NFL playoffs: San Francisco 49ers upset New Orleans Saints in thriller

By Ian ShoesmithBBC Sport

San Francisco are one game away from the Super Bowl after edging out New Orleans 36-32 in one of the finest playoff games in NFL history.

The lead changed hands four times in as many minutes at the end of an enthralling encounter, with the 49ers sealing victory with just nine seconds remaining.

Alex Smith masterminded the winning drive before Vernon Davis somehow survived a brutal hit to cling onto the quarterback's 14-yard touchdown pass for the decisive score.

The 49ers - who dominated the sport for much of the late 1980s and early 90s with future Hall of Famers Joe Montana, Steve Young and Jerry Rice - will meet the New York Giants who beat the Green Bay Packers 37-20

San Francisco's success under rookie head coach Jim Harbaugh was not widely predicted but his pragmatic and unspectacular approach could yet prove the old adage that while "offences win games, defences win championships".

Many thought that old cliche was dead in the modern era, which is dominated by high-scoring offences largely reliant on the passing game.

None more so than the Saints, whose quarterback Drew Brees recently smashed Dan Marino's 27-year-old record for the most passing yards in a regular season.

But it was to be another old saying that would really do for the Saints - that turnovers often prove fatal.

The 49ers twice intercepted Brees and forced three fumbles. To put the 49ers' defence and special teams' heroics into perspective, the Saints had only previously suffered five fumbles all season.

Even so, Saints fans will consider themselves unlucky after bravely battling back from a nightmare start which saw them trail 17-0 at the start of the second quarter following Smith's touchdown passes of 49 yards and four yards respectively to Davis and Michael Crabtree.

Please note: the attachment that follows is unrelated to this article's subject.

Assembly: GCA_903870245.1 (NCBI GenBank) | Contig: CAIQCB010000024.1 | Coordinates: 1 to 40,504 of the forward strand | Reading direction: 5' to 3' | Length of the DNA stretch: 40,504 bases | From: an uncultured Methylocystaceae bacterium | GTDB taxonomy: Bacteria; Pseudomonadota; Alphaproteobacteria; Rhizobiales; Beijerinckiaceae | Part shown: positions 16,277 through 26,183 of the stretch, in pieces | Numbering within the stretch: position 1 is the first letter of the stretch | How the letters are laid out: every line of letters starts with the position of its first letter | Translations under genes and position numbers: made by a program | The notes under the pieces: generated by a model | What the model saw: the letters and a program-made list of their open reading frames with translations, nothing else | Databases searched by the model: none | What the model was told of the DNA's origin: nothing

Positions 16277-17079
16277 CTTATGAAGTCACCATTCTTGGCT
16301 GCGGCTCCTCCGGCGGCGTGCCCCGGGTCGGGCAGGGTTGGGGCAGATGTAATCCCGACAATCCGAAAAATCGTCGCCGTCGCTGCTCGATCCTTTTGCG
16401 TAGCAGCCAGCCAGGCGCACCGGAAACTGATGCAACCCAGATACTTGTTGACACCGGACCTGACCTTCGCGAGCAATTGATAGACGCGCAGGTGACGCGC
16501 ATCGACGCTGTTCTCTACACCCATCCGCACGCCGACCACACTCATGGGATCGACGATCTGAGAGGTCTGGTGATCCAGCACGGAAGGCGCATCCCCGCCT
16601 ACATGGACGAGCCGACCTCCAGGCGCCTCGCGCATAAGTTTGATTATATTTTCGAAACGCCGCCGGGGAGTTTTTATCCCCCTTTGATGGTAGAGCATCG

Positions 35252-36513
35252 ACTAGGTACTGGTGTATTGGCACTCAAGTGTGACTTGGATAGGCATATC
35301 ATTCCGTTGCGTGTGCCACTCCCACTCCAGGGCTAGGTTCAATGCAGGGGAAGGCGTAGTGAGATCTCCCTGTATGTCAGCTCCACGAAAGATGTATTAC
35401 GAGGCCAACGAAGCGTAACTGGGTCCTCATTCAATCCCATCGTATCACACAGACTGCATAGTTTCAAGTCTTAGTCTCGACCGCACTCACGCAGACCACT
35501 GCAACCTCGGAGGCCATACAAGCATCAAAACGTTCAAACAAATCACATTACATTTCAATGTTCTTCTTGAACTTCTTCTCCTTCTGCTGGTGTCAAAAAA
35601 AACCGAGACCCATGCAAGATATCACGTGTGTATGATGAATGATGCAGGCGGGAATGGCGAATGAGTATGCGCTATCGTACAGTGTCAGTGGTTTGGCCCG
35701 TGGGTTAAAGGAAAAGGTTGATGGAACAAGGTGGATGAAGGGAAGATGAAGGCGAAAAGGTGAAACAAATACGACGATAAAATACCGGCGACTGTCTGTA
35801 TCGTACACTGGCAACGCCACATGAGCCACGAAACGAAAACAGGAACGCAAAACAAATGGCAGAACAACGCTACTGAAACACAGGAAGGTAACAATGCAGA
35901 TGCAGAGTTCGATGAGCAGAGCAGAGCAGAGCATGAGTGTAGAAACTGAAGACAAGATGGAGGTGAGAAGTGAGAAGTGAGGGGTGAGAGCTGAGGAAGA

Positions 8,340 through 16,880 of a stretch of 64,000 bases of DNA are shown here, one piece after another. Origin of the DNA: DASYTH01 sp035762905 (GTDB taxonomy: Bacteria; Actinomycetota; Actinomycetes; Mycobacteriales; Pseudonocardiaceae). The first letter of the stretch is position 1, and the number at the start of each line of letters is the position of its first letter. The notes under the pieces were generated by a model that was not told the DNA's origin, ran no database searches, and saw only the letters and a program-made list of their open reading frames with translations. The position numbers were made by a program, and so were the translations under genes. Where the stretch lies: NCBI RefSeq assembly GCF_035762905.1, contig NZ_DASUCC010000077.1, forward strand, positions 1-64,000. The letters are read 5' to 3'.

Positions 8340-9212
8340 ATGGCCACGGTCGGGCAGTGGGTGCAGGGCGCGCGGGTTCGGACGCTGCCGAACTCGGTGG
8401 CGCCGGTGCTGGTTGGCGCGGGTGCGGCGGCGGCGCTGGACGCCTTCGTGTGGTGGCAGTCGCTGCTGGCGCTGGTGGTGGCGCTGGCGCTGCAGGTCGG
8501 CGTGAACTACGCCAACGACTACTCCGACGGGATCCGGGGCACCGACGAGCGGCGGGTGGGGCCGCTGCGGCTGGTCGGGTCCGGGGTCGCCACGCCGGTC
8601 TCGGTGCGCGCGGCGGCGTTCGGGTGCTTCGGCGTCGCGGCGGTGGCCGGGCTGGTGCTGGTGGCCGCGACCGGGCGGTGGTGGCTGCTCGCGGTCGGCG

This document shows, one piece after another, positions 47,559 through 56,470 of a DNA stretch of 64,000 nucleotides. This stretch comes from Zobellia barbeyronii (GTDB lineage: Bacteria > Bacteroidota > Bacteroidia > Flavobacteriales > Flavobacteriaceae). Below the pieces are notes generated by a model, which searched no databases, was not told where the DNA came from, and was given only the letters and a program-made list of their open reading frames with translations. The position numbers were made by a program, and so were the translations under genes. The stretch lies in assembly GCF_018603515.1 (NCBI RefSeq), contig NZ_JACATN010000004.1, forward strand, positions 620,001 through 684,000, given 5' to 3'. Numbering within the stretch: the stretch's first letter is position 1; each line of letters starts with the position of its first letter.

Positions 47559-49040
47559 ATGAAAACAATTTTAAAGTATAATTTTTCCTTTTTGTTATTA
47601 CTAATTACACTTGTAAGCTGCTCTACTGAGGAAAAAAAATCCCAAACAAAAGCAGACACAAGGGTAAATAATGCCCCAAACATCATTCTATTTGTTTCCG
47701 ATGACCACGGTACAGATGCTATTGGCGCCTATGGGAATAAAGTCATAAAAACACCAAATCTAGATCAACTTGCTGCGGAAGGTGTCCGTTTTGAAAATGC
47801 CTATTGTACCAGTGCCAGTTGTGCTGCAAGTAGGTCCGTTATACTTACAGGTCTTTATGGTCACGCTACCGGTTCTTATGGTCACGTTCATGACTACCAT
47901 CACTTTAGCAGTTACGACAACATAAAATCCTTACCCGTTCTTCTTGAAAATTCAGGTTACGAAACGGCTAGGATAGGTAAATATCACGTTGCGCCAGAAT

Brees responded with a pair of touchdown passes of his own, to Jimmy Graham (14 yards) and Marques Colston (25).

Drew Brees
Drew Brees recently smashed Dan Marino's single-season passing record

Defences then took over, restricting both teams to field goals to leave the 49ers 20-14 ahead with little more than four minutes remaining in the fourth quarter.

Then the fireworks really began.

The diminutive but eel-like Darren Sproles caught a 44-yard pass from Brees to level things up before the point-after gave the visiting Saints the lead for the first time.

Not to be outdone, Smith restored the Niners' lead with a cleverly designed and perfectly executed 28-yard touchdown run down the left sideline.

But still the Saints were not done. Graham caught another long pass from Brees, evaded the 49ers' lunging secondary and completed a 66-yard touchdown to silence the majority in the Candlestick Park crowd.

A successful two-point conversion then meant the Saints, with only 1.37 remaining, led 32-29.

And so began the drive which will cement Smith - who has until now largely struggled to cope with the pressure of being the number one pick in the 2005 draft - a place in 49ers history alongside Montana and Young.

Down to one timeout and starting from his own 15 yard line, he marched his team down the field in one last, do-or-die, effort.

Having successfully got into David Akers' field goal range, most assumed the 49ers would play conservatively, kick the three points, and take the game into overtime.

But Smith seized the day and his accurate bullet pass found Davis to the delight of the Red and Gold army and set up a meeting with either the Packers or Giants next Sunday.

The first AFC divisional playoff, however, was far less dramatic as the New England Patriots blitzed the Denver Broncos 45-10.

In a game billed as the battle of the quarterbacks - the classical style of consistently brilliant Tom Brady against the young upstart Tim Tebow - the old master firmly put on a masterclass for the rookie.

Brady, who tied a playoff record with six touchdown passes, including three to one of the standout players of the season tight end Rob Gronkowski, was practically perfect.

Meanwhile Tebow, famed for his devout faith and "Tebowing" celebrations in which he kneels down to pray, simply could not compete.

He completed only nine passes from 26 attempts, for just 136 yards, and will know that he needs to do a lot more in future seasons to win over critics yet to be convinced of credentials to be an elite quarterback.

With homefield advantage guaranteed throughout the playoffs, courtesy of their outstanding regular season record, the Patriots will next Sunday welcome to Foxborough the Baltimore Ravens.

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